Some days it seems that nobody gets worse press in the US than Prime Minister Netanyahu. Israel’s left-leaning media and academic establishment hate him with a grand passion, they are articulate, speak English, and understand the importance of telling their story here. They are happy to cooperate with their counterparts in the US media, and often with the White House and State Department, where Bibi is seen as an obstacle on the road to a 1949-sized Israel. So Netanyahu is often presented in the US as a symbol of right-wing intransigence or worse.
But Time magazine, which once helped us pronounce “Begin” by saying “rhymes with Fagin,” and whose cover much more recently explained “Why Israel Doesn’t Care about Peace,” has published a story (Bibi’s Choice, by Richard Stengel) which is mostly positive about the PM, despite its overall silly slant: “Will Netanyahu now make peace — or war?” the cover asks, as if ‘making peace’ were something an Israeli leader could do if he just chose to do so!
Nevertheless, Stengel makes it clear that Bibi has experience, brains, and courage. And something else. Here he quotes Bibi:
“When I became Prime Minister, I asked [my father] ‘What attributes does one need to lead a country?’ He was older then and he asked me, ‘What do you think?’ I said, You need convictions and courage and the ability to act. He said, You need that for anything. He then said what you need to lead a country is education, and by that he meant an understanding of history, the knowledge to be able to put things in perspective.
For an example of that understanding, see the PM’s Jerusalem Day speech delivered on Sunday:
We will preserve Jerusalem because an Israel without Jerusalem is like a body without a heart. It was on this hill, 45 years ago, that the heart that unites our people began to beat again with full strength; and our heart will never be divided again.
There are people who believe that if we just divide Jerusalem, which means eventually conceding the Temple Mount – they believe we will have peace. They believe that, but they are wrong. I am doubtful, to put it mildly, that if we grant other forces control over that square above the Temple Mount, we won’t see the situation deteriorate so quickly that will devolve into a religious and sectarian war…
Sustainable peace is made with strong nations, and an Israel without a unified Jerusalem will be like a body with a weak heart. I want to say something else: a nation that is willing to sacrifice its heart will only convince its enemies that it lacks the willpower to fight for anything.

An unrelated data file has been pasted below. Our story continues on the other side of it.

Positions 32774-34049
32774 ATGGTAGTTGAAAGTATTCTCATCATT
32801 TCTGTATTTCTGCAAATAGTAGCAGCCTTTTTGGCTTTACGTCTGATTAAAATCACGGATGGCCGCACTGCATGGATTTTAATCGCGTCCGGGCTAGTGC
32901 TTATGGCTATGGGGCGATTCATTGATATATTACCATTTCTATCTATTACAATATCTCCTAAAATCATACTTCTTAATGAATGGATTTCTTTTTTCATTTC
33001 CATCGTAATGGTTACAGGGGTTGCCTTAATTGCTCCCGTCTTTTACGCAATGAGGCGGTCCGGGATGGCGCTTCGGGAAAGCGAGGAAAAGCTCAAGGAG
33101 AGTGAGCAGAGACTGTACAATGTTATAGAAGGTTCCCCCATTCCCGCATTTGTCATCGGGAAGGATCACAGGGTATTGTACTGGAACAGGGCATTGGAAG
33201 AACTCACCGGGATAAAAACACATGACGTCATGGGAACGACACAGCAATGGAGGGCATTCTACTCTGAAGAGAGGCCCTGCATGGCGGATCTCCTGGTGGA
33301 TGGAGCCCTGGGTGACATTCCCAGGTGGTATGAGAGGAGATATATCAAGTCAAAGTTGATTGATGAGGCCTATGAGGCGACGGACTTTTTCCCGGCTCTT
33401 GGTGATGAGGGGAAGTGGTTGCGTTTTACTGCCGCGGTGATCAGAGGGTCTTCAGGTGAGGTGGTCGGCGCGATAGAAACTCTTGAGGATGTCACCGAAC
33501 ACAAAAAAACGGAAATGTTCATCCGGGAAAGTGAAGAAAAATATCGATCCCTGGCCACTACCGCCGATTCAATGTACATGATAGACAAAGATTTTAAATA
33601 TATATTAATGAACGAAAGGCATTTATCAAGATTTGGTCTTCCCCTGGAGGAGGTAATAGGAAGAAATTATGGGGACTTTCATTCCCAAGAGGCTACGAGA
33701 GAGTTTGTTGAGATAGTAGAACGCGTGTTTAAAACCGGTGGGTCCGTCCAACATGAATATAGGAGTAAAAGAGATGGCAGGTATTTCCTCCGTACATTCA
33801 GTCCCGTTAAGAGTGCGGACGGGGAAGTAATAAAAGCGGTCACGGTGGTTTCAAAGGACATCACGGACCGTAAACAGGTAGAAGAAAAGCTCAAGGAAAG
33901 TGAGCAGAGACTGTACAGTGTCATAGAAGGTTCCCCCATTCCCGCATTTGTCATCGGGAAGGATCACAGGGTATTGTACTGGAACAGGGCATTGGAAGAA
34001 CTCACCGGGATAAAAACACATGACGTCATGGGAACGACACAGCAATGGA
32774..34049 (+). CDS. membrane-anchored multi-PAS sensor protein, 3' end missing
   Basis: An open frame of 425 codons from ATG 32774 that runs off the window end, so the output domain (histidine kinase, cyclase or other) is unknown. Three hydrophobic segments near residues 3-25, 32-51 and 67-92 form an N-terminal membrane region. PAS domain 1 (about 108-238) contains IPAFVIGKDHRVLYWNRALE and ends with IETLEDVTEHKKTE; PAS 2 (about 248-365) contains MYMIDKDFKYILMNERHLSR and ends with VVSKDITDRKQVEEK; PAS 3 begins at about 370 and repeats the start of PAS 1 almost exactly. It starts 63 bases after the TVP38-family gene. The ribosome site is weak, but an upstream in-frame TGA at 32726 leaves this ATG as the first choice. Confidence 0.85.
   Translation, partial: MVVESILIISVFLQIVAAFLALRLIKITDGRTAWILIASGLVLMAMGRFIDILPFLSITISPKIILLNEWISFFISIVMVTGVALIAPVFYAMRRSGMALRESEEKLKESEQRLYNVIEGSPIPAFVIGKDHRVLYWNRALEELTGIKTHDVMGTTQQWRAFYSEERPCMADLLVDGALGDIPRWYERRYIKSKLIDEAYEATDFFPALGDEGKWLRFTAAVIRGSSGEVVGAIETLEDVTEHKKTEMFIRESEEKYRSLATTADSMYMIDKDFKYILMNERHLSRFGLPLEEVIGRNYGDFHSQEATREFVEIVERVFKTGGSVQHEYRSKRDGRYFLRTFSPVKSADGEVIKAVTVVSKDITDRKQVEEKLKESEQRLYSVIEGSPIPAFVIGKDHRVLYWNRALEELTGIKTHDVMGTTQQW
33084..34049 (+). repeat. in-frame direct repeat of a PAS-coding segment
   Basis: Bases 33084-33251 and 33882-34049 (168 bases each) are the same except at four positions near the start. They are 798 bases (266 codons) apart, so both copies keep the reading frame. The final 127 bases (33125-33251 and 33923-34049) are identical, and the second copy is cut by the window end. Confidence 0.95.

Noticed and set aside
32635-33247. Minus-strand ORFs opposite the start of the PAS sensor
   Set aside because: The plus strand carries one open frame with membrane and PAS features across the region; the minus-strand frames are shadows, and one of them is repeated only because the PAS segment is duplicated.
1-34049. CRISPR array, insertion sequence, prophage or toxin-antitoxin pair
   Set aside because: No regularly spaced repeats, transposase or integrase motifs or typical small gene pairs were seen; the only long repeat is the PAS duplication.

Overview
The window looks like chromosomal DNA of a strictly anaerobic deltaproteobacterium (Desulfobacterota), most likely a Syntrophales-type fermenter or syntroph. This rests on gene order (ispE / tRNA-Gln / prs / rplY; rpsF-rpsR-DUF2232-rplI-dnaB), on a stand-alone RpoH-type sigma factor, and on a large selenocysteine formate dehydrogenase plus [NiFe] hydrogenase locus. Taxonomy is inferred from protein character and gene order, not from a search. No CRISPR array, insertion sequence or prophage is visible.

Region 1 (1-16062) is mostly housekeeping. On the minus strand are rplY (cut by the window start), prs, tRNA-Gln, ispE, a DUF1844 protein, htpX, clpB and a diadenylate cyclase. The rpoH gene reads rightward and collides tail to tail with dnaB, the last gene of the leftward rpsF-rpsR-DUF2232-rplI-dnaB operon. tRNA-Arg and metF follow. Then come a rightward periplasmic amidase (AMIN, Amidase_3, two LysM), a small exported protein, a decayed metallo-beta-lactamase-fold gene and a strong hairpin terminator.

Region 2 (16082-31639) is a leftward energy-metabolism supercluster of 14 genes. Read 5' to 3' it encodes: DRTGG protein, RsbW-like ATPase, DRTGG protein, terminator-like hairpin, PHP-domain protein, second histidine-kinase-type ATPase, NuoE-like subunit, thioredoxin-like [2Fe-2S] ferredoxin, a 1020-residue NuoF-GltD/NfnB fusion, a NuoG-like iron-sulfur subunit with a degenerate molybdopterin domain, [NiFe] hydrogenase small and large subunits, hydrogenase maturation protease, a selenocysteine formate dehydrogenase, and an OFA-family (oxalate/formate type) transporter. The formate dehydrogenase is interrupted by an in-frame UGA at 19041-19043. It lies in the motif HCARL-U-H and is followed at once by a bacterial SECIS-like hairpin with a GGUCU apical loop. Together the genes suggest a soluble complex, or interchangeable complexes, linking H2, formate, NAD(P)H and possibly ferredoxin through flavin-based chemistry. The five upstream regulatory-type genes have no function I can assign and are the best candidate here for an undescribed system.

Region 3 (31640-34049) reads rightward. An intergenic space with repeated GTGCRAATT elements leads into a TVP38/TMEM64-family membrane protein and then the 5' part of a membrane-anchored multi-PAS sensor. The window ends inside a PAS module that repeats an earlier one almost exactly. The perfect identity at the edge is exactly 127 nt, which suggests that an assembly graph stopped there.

On this last point, he agrees with Israel’s most implacable enemies:
With the two-state solution, in my opinion, Israel will collapse, because if they get out of Jerusalem, what will become of all the talk about the Promised Land and the Chosen People? What will become of all the sacrifices they made – just to be told to leave? They consider Jerusalem to have a spiritual status. The Jews consider Judea and Samaria to be their historic dream. If the Jews leave those places, the Zionist idea will begin to collapse. It will regress of its own accord. Then we will move forward. — Abbas Zaki, former PLO Ambassador
Unlike his predecessor Olmert (probably the worst PM Israel ever had), Netanyahu is not “tired of winning.” He understands, as Olmert did not, that the alternative to winning is disappearing.
While not a coronation, the recent coalition deal provides Bibi with much more freedom to maneuver. And despite what the noisy remnants of the Israeli Left say, most Israelis give him their support. He will need every bit of it to get Israel through what may be the most dangerous period in its history since 1948. Perhaps it will also finally persuade the American media to take him seriously.
What can I add? As an American I’m envious of Israelis, who have a leader who was a combat soldier and is also an intellectual, who actually knows something about history, war, economics and yes, even politics. We, on the other hand…Vic Rosenthal
About the Author: Vic Rosenthal created FresnoZionism.org to provide a forum for publishing and discussing issues about Israel and the Mideast conflict, especially where there is a local connection. Rosenthal believes that America’s interests are best served by supporting the democratic state of Israel, the front line in the struggle between Western civilization and radical Islam. The viewpoint is not intended to be liberal or conservative — just pro-Israel.
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